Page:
Although I’m guessing many of our readers are currently in a food coma, hopefully you’ll be back on your feet for the weekend, as Philly will be getting two of the best shows it’s seen all year. Welsh rockers The Joy Formidable will play their most intimate Philly dates ever when they headline Boot & Saddle this Saturday (11/30) and Sunday (12/1).  However, they’re not the only reason to come out to at least one of the two sure-to-be-hyper-sweaty evenings.  Handling support duties is Twen, Nashville-based, Boston-bred indie poppers who seem to blend the aesthetics of ‘90s dream pop with the golden age of college rock.  The band has more or less been on the road since forming in 2017, but this fall their first proper release, Awestruck, dropped on Frenchkiss.  At the core of Twen is vocalist Jane Fitzsimmons and guitarist Ian Jones, who recently took a little time to tell me about Twen so far…

“Writing our first song, putting out our first record, going on our first tour, all of it; it’s all been a highlight,” Ian tells me of the band’s still relatively brief history.  Although, however brief their history, the band has already been through a number of changes.  When I ask if there’s anything especially important to know about Twen, Jane tells me, “I like it when there’s not a preconceived notion of what it has to be, because we’ve had lots of formations and there have been a lot of different people in the band,” before Ian adds, “We try to never write the same song twice.”  Jane also goes on to say, “I think people have respect for how much we tour, because it’s not just that it’s physically draining, but it’s mentally draining as well.”  She also cites the band’s tourmates as some of the band’s most significant influences: “We’re influenced by a lot of the bands that we tour with because we usually know them as people before we know them as a band.”  Although in terms of what to expect of this Saturday and Sunday’s shows, she tells me that they tend to go fairly differently each night.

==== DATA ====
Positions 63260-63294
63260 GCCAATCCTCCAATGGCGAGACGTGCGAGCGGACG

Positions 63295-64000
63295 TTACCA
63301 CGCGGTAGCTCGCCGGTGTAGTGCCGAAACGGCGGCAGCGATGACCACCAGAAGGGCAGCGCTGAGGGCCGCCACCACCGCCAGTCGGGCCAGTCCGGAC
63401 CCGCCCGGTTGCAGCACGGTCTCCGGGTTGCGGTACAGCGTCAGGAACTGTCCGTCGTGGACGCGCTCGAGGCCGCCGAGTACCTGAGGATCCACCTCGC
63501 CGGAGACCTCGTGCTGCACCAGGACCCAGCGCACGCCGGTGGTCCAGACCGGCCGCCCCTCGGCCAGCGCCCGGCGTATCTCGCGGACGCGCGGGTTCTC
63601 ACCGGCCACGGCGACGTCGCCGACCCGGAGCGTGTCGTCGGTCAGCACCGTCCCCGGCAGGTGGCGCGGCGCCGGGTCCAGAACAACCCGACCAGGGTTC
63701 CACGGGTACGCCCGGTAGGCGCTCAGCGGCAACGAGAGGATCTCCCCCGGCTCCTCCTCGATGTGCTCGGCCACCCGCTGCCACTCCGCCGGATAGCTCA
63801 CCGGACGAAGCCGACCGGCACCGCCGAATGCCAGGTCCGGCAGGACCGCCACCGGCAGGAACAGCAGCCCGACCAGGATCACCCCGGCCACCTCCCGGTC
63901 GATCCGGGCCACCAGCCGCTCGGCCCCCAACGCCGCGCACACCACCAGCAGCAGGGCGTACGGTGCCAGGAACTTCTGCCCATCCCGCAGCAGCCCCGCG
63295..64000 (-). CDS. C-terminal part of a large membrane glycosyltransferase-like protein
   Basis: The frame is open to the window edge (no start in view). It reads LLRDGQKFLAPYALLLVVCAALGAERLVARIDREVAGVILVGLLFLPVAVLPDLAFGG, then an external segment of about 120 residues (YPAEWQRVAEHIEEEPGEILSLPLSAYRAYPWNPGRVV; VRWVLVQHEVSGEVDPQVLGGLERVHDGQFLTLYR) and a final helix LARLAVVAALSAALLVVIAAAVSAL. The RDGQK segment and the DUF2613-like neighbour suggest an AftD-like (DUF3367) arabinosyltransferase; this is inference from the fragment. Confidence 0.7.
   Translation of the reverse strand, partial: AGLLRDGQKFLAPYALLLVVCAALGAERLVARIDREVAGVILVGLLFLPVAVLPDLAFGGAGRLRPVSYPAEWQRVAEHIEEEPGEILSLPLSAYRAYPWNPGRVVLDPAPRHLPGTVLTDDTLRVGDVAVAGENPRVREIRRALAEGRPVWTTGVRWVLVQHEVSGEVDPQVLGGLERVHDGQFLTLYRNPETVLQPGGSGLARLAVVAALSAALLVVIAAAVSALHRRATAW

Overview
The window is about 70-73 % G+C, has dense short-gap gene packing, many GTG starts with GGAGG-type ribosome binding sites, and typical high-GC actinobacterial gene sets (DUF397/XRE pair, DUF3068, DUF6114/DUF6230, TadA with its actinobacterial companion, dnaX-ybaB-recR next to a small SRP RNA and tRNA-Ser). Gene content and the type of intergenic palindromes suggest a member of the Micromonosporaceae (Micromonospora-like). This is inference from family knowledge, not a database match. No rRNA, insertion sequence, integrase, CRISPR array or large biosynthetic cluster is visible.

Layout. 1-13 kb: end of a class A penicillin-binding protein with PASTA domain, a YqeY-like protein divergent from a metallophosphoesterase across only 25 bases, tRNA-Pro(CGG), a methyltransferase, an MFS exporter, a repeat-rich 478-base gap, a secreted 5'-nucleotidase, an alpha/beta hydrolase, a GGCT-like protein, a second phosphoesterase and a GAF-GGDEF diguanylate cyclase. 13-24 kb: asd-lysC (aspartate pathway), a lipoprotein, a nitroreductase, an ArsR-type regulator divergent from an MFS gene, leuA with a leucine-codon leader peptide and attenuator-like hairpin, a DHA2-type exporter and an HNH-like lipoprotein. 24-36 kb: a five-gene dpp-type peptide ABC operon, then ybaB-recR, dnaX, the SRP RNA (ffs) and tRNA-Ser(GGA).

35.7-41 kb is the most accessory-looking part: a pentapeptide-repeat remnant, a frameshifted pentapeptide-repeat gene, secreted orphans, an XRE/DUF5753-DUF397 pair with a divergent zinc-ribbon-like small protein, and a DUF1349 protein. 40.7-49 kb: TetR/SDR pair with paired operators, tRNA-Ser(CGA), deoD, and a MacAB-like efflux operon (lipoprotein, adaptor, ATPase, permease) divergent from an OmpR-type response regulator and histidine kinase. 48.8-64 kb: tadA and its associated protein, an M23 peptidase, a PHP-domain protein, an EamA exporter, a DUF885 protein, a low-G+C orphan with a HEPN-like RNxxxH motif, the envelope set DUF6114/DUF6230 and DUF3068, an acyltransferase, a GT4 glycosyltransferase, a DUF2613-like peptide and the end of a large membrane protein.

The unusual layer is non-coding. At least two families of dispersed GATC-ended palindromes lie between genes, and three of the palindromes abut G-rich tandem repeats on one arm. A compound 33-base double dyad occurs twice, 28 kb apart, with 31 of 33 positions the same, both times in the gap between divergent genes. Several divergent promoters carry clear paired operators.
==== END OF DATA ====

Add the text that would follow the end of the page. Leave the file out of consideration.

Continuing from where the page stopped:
“Our shows are really based on the feeling that we get from the audience.  I mean, you can’t try to slap on an energy that isn’t there.  We have a lot of different kinds of shows.  It’s all about whatever the crowd’s feeling.”